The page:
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KINGS HEAD Gt YARMOUTH K index
Kings Head
48 KING STREET MARKET WARD FULL LICENCE to 1865 then
BEERHOUSE
CLOSED
(Not found in) Gt. YARMOUTH LICENCE REGISTERS Y/CJ/31 - Y/CJ/32 (February 1903 - February 1953)
Licensees :
-
-  
JOHN TEASDELL 1830
WILLIAM GREEN 1836 - 1839
RICHARD BEALES 1845
GEORGE LAYTON
(ex policeman)
1846
JONATHAN OLIVER
age 60 in 1851
1849 - 1851
JAMES PLANE 1854
ROBERT WATTS 1856
ROBERT JOHN LAKE 1858
SAMUEL COLLS
See opposite
1863
THOMAS ELKINGTON 1864
EDWARD SMITH 1865
ROBERT PEACOCK by December 1865 
Monday 4th December 1865 - Fine of 5s for having house open at prohibited hours.
Fined a total of £37-10s on Saturday 13th April 1867 - See opposite
G. ISAAC 1885 - 1886
JOHN GRUMWELL MITCHELL 1888 - 1890
JOHN HUNT 1892 - 1896
WILLIAM MEAD 1900 - 1908




Address as 48 King Street in 1864 and before.


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Harriet Candler was murdered in November 1844 (See BLACK SWAN)
John Hall, Robert Royal and James Mapes, were accused of the deed and appeared in court in April 1845. With alibis given for all three and the witness against them, Samuel Yarman being accused of perjury, the three were acquitted.
There was a second trial in March 1846 and Samuel Yarman was found guilty and hanged two weeks later at the Norwich Fair, Castle Hill.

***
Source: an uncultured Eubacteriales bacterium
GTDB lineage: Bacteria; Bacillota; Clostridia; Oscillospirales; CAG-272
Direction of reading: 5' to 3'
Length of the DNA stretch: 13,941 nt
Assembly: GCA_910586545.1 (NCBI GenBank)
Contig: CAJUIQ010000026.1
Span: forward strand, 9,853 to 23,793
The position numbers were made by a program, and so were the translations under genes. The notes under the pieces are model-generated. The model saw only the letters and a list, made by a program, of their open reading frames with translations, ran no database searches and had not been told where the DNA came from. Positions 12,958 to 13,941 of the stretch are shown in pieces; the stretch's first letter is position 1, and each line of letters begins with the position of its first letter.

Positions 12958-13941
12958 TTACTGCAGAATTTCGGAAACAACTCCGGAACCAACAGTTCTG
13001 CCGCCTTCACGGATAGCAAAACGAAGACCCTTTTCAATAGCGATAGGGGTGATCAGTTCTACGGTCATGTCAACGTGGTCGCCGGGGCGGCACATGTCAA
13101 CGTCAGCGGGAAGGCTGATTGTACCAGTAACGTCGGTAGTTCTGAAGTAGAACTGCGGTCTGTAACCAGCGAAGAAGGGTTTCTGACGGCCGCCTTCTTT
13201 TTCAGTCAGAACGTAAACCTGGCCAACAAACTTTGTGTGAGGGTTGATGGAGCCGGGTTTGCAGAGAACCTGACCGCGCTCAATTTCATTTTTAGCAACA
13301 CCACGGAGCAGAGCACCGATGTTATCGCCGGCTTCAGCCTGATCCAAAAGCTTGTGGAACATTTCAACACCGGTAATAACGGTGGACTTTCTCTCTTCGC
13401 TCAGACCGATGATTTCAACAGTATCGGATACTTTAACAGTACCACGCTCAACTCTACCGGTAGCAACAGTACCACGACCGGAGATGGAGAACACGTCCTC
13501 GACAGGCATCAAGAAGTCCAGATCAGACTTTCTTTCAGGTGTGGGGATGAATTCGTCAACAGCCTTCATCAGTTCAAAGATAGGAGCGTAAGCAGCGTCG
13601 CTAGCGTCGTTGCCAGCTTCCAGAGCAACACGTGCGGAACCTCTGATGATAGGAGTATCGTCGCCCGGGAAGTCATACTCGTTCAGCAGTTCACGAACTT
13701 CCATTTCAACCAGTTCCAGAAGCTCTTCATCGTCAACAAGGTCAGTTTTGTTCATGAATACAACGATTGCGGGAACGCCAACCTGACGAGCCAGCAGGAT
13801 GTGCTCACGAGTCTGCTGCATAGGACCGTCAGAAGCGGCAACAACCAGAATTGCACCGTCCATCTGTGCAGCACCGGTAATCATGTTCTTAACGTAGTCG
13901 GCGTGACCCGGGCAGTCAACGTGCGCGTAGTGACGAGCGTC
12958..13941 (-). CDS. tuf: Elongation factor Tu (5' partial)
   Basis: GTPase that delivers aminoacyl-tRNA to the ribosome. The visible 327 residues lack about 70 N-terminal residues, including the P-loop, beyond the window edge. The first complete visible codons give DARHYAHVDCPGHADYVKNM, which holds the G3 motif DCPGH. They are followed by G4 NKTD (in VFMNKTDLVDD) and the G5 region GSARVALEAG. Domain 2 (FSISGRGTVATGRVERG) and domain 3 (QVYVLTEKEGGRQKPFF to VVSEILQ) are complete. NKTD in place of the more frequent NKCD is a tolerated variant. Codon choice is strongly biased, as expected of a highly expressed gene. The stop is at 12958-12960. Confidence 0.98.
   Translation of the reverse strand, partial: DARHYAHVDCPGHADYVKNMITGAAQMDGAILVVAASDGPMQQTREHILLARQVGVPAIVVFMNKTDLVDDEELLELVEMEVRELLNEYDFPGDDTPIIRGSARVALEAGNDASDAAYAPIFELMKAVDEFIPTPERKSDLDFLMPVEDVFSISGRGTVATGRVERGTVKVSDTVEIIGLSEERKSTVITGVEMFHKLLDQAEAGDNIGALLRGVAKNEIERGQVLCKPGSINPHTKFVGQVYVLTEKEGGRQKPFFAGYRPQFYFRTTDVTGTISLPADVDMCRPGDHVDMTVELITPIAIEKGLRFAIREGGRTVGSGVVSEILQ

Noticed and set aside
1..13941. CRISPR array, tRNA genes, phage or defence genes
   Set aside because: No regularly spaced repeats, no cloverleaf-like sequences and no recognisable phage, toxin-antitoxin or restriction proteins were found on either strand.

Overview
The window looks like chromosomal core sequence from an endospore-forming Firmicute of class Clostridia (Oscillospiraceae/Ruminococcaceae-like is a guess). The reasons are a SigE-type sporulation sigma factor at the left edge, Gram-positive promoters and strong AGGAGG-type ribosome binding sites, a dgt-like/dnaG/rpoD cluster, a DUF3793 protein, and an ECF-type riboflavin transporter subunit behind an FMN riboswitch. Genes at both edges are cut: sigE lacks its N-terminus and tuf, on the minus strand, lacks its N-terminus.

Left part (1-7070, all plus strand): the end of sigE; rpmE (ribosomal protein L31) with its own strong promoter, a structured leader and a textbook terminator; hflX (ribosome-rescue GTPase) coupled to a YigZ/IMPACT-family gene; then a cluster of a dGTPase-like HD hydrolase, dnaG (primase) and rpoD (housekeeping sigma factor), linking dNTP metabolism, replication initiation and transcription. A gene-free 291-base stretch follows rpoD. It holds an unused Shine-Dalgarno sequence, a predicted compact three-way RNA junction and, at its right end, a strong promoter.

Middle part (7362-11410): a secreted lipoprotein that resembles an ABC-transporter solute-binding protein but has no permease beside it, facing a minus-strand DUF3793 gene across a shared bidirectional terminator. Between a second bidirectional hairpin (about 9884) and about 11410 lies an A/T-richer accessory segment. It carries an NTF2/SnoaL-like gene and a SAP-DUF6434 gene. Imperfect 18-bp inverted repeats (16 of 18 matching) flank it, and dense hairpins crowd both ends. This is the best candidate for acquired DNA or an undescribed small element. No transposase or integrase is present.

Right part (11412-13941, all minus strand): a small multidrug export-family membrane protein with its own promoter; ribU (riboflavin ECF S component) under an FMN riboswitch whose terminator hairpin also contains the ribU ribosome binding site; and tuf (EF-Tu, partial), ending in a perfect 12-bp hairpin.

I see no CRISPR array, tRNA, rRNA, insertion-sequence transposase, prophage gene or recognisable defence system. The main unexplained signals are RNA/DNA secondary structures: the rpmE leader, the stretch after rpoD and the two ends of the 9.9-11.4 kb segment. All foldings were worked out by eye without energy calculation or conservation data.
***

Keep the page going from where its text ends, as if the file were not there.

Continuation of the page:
George Layton, keeper of the King's Head public house, had not been called at the 1845 trial. He told the court that in November 1844 he had been a policeman in Yarmouth and that on the night of the murder he had seen the three accused heading towards the Denes. Layton's testimony was not in itself particularly significant, but his subsequent admission that the had been discharged from the police force as a consequence of "some disagreement between me and the superintendent - I was charged with leaving my beat " caused some amusement among the spectators and eased the tension in court'

~

At the Police Court on 25th April 1849, it was heard that Elizabeth Hubbard had broken 7 panes of glass in Mr. Oliver's house. Found guilty of violent and disorderly conduct she was ordered to pay 9s for the damage done and 10 s costs. In default two months' hard labour.

Samuel Colls, listed here 1863, apparently relocated to Lowestoft where he "applied to his own use", certain goods entrusted to him by a Mr. J. Wright.
He was subsequently sentenced to three months' imprisonment.
On Friday April 7th 1865, some four months after the conviction, Mr. Colls applied for an arrest warrant, on a charge of wilful perjury, for the wife and daughter of Mr. Wright. The magistrates refused the application and advised him to keep out of dirty water in future.

The full licence was transferred to the BLACKFRIARS TAVERN on Monday 28th August 1865.

Recorded as the OLD KINGS HEAD in December 1865 when the landlord was fined for selling out of hours.

On Saturday 13th April 1867, J. T. Peacock, landlord of the Kings Head beerhouse, Chapel-street was charged by Mr. William Quinton, the Excise Supervisor, of having wine and spirits illegally stored in his house and with having illegally sold, on March 1st, a gill of gin and a gill of sherry. The defendant did not appear but was fined £12-10s on each offence, a total of £37-10s.

Mr. G. Isaac applied for a Wine Licence Friday 28th August 1885. Granted.

No licensee yet discovered in the period May 1867 to 1884, but in 1888 the house is again recorded, as a beerhouse, at 48 King Street.

By 1901 the YORK HOTEL bore the address of 48 King Street with licensee Walter Mead, but the KINGS HEAD is still at 48 King Street in 1908 with William Mead in charge.